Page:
Monday, 10 December 2012
The Diviners by Libba Bray
Author: Libba Bray
First published in 2012
It is book #1 in a series.
What we're told is inside (copied from goodreards):
It's 1920s New York City. It's flappers and Follies, jazz and gin. It's after the war but before the depression. And for certain group of bright young things it's the opportunity to party like never before.
For Evie O'Neill, it's escape. She's never fit in in small town Ohio and when she causes yet another scandal, she's shipped off to stay with an uncle in the big city. But far from being exile, this is exactly what she's always wanted: the chance to show how thoroughly modern and incredibly daring she can be.
But New York City isn't about just jazz babies and follies girls. It has a darker side. Young women are being murdered across the city. And these aren't crimes of passion. They're gruesome. They're planned. They bear a strange resemblance to an obscure group of tarot cards. And the New York City police can't solve them alone.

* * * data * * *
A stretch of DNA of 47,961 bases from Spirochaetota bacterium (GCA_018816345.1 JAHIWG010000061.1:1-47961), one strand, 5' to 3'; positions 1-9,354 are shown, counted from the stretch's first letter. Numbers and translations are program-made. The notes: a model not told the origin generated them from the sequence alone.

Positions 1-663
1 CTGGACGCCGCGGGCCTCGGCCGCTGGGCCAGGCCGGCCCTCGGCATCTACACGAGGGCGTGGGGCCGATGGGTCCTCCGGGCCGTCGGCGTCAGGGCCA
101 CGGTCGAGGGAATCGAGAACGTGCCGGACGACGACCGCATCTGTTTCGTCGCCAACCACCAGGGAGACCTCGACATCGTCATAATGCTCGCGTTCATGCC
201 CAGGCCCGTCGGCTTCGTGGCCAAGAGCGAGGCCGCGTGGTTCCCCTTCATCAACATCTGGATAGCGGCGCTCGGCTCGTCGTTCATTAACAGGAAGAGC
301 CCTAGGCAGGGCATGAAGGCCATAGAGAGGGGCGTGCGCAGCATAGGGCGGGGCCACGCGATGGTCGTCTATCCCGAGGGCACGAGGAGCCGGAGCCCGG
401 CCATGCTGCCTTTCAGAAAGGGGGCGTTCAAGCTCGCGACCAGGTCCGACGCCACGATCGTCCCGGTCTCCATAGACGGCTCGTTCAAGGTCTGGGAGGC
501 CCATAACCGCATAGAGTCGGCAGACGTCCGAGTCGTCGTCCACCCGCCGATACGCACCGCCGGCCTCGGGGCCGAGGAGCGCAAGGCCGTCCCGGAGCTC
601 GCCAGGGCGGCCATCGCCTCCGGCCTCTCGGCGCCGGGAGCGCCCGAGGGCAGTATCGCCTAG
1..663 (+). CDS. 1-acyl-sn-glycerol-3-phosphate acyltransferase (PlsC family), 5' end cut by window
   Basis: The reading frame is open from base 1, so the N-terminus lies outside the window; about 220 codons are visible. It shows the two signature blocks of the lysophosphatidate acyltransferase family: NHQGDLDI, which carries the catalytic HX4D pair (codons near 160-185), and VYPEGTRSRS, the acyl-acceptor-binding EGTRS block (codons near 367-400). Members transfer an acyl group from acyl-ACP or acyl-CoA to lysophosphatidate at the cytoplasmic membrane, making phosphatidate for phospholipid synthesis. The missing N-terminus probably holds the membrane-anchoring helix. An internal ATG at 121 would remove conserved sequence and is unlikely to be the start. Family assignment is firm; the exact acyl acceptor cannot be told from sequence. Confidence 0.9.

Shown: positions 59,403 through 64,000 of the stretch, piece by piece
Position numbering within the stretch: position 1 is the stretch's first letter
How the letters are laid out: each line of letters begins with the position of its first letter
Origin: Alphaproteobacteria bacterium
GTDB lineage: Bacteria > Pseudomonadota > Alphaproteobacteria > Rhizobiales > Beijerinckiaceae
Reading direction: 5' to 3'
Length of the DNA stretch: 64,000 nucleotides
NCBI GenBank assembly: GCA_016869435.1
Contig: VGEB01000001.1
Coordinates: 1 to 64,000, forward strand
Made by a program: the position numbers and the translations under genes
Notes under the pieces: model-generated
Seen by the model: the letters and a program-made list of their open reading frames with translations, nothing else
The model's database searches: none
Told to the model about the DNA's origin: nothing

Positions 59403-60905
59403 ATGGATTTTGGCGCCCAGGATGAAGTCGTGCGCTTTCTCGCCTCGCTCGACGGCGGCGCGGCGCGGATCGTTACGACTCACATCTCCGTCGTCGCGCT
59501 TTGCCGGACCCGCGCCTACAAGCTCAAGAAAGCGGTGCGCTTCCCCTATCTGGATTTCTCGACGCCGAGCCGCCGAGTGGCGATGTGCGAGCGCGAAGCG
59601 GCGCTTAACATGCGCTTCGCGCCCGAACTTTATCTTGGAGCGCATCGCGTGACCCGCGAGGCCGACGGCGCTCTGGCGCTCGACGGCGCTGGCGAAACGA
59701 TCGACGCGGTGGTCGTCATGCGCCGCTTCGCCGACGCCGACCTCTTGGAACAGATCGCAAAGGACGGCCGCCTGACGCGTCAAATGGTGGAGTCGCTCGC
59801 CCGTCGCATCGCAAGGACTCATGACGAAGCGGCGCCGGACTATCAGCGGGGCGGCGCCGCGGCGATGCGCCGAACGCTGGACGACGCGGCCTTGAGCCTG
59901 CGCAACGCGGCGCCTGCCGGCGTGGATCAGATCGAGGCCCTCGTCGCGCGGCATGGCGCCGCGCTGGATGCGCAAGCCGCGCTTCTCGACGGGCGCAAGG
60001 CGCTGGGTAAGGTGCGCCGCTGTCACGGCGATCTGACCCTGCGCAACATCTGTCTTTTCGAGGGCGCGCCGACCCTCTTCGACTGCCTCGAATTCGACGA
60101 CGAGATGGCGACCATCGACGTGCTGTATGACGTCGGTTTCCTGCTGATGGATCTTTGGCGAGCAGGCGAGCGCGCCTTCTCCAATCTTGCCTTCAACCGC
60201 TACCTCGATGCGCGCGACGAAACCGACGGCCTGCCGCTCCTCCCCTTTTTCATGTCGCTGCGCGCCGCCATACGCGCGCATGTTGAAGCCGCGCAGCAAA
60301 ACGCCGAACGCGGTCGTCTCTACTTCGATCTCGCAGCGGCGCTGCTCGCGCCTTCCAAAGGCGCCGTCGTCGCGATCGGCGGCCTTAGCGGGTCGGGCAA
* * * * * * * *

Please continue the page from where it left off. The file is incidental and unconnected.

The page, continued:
Evie wasn't just escaping the stifling life of Ohio, she was running from the knowledge of what she could do. She has a secret. A mysterious power that could help catch the killer - if he doesn't catch her first.
I must admit, I've read the first couple of chapters already and I am very exited. I've read Libba Bray before and liked it, while this is an entirely different book I expect the writing to be in the same league (I read Beauty Queens). I know that this book is set in New York City in the 1920s and that there is a great evil about. 1920s = one of my favorite eras and in combination with mystique/the supernatural I'm so in (also I keep imagining my grandmother, who I never met, with her friends playing with ouija boards in the living room while the men had drinks and cigarettes in the dining room. Which is a thing that happended, much later than the 20s, but still). This books is long though, as long as the last one we read and that didn't work out so well for us (if mine wasn't an e-book I would have thrown it into the wall like Katastrofekat did...), but the language is, so far, much lighter and flowier. If that makes sense.
This is my first time reading anything by Libba Bray, so honestly I don't know what to expect from this book. The 1920s are fascinating, but my only experience with it before going into this book, is what I have seen in movies. So I think this book will be a very new experience for me. I really hope I will like it, and as long as it isn't as complicated and dryly written as the last book we read (which annoyed me to no end), I think I will find something to like. I'm a big fan of books with a supernatural undertone, so I hope that's not just a minor plot point.